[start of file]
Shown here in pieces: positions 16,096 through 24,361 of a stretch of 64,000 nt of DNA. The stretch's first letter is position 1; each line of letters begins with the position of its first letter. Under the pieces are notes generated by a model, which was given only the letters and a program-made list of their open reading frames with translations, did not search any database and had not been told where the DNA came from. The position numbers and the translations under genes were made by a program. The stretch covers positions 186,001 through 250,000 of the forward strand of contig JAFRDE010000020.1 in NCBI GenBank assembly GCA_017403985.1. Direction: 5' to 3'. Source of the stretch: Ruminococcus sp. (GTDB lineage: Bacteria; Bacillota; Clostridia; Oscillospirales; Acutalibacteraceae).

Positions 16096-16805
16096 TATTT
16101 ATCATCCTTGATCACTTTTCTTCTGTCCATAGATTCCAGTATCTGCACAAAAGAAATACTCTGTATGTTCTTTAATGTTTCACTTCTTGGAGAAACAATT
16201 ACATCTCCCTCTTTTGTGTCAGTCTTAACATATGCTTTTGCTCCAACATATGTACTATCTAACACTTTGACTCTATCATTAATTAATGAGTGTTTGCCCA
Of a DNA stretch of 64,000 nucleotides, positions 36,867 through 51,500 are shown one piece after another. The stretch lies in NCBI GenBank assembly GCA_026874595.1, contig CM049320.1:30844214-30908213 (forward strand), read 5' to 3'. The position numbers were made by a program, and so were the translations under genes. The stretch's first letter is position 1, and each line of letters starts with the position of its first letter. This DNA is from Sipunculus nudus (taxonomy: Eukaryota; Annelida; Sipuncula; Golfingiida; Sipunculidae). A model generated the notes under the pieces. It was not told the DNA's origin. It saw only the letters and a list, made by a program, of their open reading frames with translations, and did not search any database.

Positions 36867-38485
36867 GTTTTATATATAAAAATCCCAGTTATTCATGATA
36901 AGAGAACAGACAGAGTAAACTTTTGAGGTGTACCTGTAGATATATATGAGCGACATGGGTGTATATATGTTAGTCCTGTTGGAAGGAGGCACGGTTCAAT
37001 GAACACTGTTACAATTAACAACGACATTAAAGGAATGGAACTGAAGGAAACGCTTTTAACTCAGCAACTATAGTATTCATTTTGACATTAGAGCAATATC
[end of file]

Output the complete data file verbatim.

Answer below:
Shown here in pieces: positions 16,096 through 24,361 of a stretch of 64,000 nt of DNA. The stretch's first letter is position 1; each line of letters begins with the position of its first letter. Under the pieces are notes generated by a model, which was given only the letters and a program-made list of their open reading frames with translations, did not search any database and had not been told where the DNA came from. The position numbers and the translations under genes were made by a program. The stretch covers positions 186,001 through 250,000 of the forward strand of contig JAFRDE010000020.1 in NCBI GenBank assembly GCA_017403985.1. Direction: 5' to 3'. Source of the stretch: Ruminococcus sp. (GTDB lineage: Bacteria; Bacillota; Clostridia; Oscillospirales; Acutalibacteraceae).

Positions 16096-16805
16096 TATTT
16101 ATCATCCTTGATCACTTTTCTTCTGTCCATAGATTCCAGTATCTGCACAAAAGAAATACTCTGTATGTTCTTTAATGTTTCACTTCTTGGAGAAACAATT
16201 ACATCTCCCTCTTTTGTGTCAGTCTTAACATATGCTTTTGCTCCAACATATGTACTATCTAACACTTTGACTCTATCATTAATTAATGAGTGTTTGCCCA
Of a DNA stretch of 64,000 nucleotides, positions 36,867 through 51,500 are shown one piece after another. The stretch lies in NCBI GenBank assembly GCA_026874595.1, contig CM049320.1:30844214-30908213 (forward strand), read 5' to 3'. The position numbers were made by a program, and so were the translations under genes. The stretch's first letter is position 1, and each line of letters starts with the position of its first letter. This DNA is from Sipunculus nudus (taxonomy: Eukaryota; Annelida; Sipuncula; Golfingiida; Sipunculidae). A model generated the notes under the pieces. It was not told the DNA's origin. It saw only the letters and a list, made by a program, of their open reading frames with translations, and did not search any database.

Positions 36867-38485
36867 GTTTTATATATAAAAATCCCAGTTATTCATGATA
36901 AGAGAACAGACAGAGTAAACTTTTGAGGTGTACCTGTAGATATATATGAGCGACATGGGTGTATATATGTTAGTCCTGTTGGAAGGAGGCACGGTTCAAT
37001 GAACACTGTTACAATTAACAACGACATTAAAGGAATGGAACTGAAGGAAACGCTTTTAACTCAGCAACTATAGTATTCATTTTGACATTAGAGCAATATC